...with a sprinkling of the rich on top.
Reading some of the discussions about Social Security and Medicare and other
forms of assistance, it occurs to me that we're seeing one of the
dangerous side effects of the rhetorical reliance on invocations of
That is, our national mental landscape now consists of rich people and middle-class people, with a few vague others in the background - voices that we never hear, lives we never see, unless we are among them. Given that, it's hard to advocate for programs that address actual poverty and want, since that's outside the experience of the groups who are not struggling in those ways.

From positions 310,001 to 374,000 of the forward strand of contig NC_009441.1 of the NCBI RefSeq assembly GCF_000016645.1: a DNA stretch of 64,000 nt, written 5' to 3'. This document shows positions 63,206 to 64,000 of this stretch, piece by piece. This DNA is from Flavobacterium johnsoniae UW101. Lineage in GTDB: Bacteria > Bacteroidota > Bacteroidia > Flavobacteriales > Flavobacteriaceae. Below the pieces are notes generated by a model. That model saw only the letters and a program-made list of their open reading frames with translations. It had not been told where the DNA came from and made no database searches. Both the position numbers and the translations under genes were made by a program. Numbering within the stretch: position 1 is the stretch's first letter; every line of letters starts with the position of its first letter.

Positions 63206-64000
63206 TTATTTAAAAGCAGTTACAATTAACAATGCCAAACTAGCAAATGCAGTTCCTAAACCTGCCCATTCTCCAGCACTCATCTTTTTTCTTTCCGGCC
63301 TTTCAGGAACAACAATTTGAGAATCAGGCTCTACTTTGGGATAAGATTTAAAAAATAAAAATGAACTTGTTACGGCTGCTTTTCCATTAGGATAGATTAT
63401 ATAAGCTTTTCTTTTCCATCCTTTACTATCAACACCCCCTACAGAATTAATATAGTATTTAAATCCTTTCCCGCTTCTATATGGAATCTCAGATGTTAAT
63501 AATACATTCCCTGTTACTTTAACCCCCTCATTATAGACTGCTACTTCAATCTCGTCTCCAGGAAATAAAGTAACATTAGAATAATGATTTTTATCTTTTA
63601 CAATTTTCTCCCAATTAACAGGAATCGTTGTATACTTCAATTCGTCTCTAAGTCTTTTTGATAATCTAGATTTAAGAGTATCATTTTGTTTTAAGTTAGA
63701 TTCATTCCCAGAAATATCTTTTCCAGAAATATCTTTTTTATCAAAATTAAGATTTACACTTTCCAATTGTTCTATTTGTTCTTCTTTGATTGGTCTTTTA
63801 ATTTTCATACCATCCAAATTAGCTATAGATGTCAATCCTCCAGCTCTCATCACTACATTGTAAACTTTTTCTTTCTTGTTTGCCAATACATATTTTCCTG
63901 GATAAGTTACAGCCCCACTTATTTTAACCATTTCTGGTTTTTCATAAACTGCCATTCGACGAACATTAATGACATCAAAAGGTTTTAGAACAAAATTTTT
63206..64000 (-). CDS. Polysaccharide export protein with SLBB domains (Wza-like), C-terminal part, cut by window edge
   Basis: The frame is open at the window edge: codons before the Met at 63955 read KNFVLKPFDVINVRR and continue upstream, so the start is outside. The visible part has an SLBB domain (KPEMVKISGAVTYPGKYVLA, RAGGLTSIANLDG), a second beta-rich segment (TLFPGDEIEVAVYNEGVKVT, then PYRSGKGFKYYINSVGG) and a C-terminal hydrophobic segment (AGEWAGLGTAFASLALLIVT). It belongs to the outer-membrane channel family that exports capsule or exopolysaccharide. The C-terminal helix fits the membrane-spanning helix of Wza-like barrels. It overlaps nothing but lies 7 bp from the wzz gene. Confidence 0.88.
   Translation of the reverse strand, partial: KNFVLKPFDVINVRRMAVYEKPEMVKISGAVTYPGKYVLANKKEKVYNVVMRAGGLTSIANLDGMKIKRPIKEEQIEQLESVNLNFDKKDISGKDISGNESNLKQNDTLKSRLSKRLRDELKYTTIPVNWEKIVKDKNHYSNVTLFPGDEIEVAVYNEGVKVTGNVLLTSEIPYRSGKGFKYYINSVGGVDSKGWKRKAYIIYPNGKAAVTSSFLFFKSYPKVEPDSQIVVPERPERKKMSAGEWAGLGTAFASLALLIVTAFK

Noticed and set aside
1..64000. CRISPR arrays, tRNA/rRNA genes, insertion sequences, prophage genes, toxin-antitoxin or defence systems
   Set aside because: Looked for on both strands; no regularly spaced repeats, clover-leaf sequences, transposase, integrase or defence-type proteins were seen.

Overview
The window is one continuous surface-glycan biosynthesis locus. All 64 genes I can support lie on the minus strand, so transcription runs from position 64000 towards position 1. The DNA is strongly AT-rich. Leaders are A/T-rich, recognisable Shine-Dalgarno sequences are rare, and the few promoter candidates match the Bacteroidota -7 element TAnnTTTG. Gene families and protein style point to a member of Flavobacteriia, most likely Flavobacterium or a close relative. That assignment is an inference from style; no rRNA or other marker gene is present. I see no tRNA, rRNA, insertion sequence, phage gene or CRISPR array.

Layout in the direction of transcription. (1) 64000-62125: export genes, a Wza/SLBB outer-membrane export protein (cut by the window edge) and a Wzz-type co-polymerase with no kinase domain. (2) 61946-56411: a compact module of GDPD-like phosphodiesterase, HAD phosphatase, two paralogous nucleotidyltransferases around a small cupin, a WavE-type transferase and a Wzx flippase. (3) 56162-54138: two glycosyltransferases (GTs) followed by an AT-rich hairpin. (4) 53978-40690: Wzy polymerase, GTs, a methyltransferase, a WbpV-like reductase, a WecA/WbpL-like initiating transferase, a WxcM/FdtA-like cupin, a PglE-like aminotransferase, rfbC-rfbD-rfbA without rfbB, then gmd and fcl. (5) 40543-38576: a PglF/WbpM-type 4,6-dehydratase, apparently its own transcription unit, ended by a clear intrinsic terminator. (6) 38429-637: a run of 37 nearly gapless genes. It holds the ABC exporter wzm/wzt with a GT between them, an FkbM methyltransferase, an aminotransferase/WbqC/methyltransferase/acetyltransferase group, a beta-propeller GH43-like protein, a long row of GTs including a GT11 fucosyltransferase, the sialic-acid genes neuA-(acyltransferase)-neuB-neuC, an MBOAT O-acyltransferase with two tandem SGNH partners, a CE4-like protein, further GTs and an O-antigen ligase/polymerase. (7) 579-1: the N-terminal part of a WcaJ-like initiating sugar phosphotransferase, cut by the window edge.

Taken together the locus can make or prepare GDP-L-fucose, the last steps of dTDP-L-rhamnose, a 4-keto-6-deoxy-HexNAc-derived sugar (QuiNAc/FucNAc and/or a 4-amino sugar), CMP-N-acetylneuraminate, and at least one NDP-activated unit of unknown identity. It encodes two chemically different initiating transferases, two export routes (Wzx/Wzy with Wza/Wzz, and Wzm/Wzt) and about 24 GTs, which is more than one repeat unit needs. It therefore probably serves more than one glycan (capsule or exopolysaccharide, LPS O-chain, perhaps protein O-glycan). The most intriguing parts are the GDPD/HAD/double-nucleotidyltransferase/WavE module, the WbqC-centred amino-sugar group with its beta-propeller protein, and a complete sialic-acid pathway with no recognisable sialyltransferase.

A very simple example: the number of times I've had to explain to family and friends why obtaining medical care is not a simple and straightforward thing for us. And those explanations still are met with bafflement: you're sick, why wouldn't you see a doctor? You have insurance; of course it will cover what you need. The idea that insurance doesn't cover everything, or that you can't easily afford the costs of what it doesn't cover (let alone understanding that the cost of self-insuring is itself quite expensive) is so foreign to their own experience that any explanations to the contrary don't register. It's worse than speaking a foreign language; it's speaking apparent nonsense.
And I can't think the national reluctance to acknowledge the existence of actual people dealing with the challenges of poverty - as opposed to stereotyped caricatures of "the poor" - helps with this.